From periodic break-ins to the 1992 uprising to a prolonged shutdown resulting from a global pandemic, l.a.Eyeworks has weathered more than a few storms during its 40-plus years on Melrose Avenue. In advance of yesterday’s protests and the looting that followed, owner Gai Gherardi and her team prepared for the worst, moving the store’s inventory of glasses offsite. Alas, it didn’t keep looters from entering the store, but it did limit what they were able to make off with.
“All they took was a chair,” Gherardi explains over the whir of a drill as an employee puts up slabs of plywood. “No chaos was made in the store. It wasn’t violent or violated.”
Other businesses weren’t quite as lucky. Round Two, a vintage and resale store flanked by Buzzz R Us Smoke Shop and JapanLA, was completely cleaned out. A spray painted message on the boarded up front window informs would-be looters “store empty…nothing left.” Businesses from Fairfax to Larchmont Village were vandalized and cleared of what was inside.
By midmorning on Saturday, gawkers and helpers alike were out in force as cleanup efforts kicked off along Melrose, which was hard hit after last night’s protests against police violence gave way to vandalism and looting along the thoroughfare. The Los Angeles Times reports that looters were spotted ransacking the Adidas store at around 9:45 p.m. on Friday, but the area’s many mom-and-pop outposts weren’t spared, even ones that posted signs in support of the Black Lives Matter movement. A sign in the window of Stag Hair Parlor informs passersby that it’s minority owned; still its door was smashed and its inventory of hair products was taken from inside.
Volunteers carrying brooms and passing out supplies like bottled water were making their way up and down the street. A woman who identified herself as a Robertson Boulevard business owner stopped by storefronts offering croissants to people cleaning and boarding up. Amid the neighborly positivity, others betrayed an undercurrent of anger. One man, who was volunteering to sweep up glass outside affected businesses, asked not to be identified because “anything I say is not going to be good.” He and a companion had just cleaned up a nearby florist, padlocked the gate, and left a phone number so the owner could reach out for the combination.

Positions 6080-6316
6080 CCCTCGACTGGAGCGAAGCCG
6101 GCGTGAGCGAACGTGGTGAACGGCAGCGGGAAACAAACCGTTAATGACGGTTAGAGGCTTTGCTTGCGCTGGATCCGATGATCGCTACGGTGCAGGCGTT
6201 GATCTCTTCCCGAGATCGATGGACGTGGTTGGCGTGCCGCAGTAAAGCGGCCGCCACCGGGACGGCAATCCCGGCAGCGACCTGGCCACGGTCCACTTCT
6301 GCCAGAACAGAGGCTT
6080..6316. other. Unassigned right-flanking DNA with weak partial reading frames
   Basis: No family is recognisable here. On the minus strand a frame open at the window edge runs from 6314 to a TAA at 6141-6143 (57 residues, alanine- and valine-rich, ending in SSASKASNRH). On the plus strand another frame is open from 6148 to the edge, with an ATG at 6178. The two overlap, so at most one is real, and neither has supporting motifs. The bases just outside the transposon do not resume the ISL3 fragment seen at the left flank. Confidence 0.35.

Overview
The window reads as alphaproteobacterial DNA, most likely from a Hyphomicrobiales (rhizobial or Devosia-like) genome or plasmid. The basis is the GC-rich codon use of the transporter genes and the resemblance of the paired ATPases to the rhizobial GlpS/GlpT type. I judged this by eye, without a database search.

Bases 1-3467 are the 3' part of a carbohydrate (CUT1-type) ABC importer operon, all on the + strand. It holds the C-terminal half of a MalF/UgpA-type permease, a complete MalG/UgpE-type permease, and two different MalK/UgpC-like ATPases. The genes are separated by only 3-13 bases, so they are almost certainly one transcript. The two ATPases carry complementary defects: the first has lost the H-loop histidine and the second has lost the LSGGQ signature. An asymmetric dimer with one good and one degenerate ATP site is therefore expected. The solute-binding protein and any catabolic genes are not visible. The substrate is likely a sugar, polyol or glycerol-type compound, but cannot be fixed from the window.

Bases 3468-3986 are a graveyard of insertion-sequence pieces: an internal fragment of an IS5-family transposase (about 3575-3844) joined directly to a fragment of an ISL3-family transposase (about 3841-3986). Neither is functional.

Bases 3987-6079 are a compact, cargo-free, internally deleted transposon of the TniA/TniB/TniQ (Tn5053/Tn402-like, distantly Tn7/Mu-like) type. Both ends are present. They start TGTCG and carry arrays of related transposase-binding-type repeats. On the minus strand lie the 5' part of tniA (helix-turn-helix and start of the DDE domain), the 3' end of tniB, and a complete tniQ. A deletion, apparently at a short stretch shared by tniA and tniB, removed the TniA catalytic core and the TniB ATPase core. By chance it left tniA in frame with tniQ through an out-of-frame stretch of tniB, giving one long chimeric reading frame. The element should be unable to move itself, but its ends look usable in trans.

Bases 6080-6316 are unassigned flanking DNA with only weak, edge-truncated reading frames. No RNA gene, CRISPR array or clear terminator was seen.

Standing outside her boarded-up glasses store, Gherardi says she was genuinely moved by yesterday’s protest, which began peacefully as a Black Lives Matter rally in Pan-Pacific Park. “I was flooding with tears from the beauty of kids coming from every direction, it was incredible. And then it turned,” she says. “I really do not believe the intention at all…it’s just so unfortunate. I understand the agony, but this gets us nowhere.”
She says she feels for all her fellow small business owners who were impacted last night, but is confident they’ll rebound. “These stores here, these are family businesses for the most part and they’ve been hanging on by a thread through the coronavirus, and then this was a lot. It’s a gut punch,” she says. “But we’ve been through a lot and we’ll get through this. I know we will. There are some deep discussions to have and we have to stop with this ridiculous license to be racist that’s just unleashed something.”
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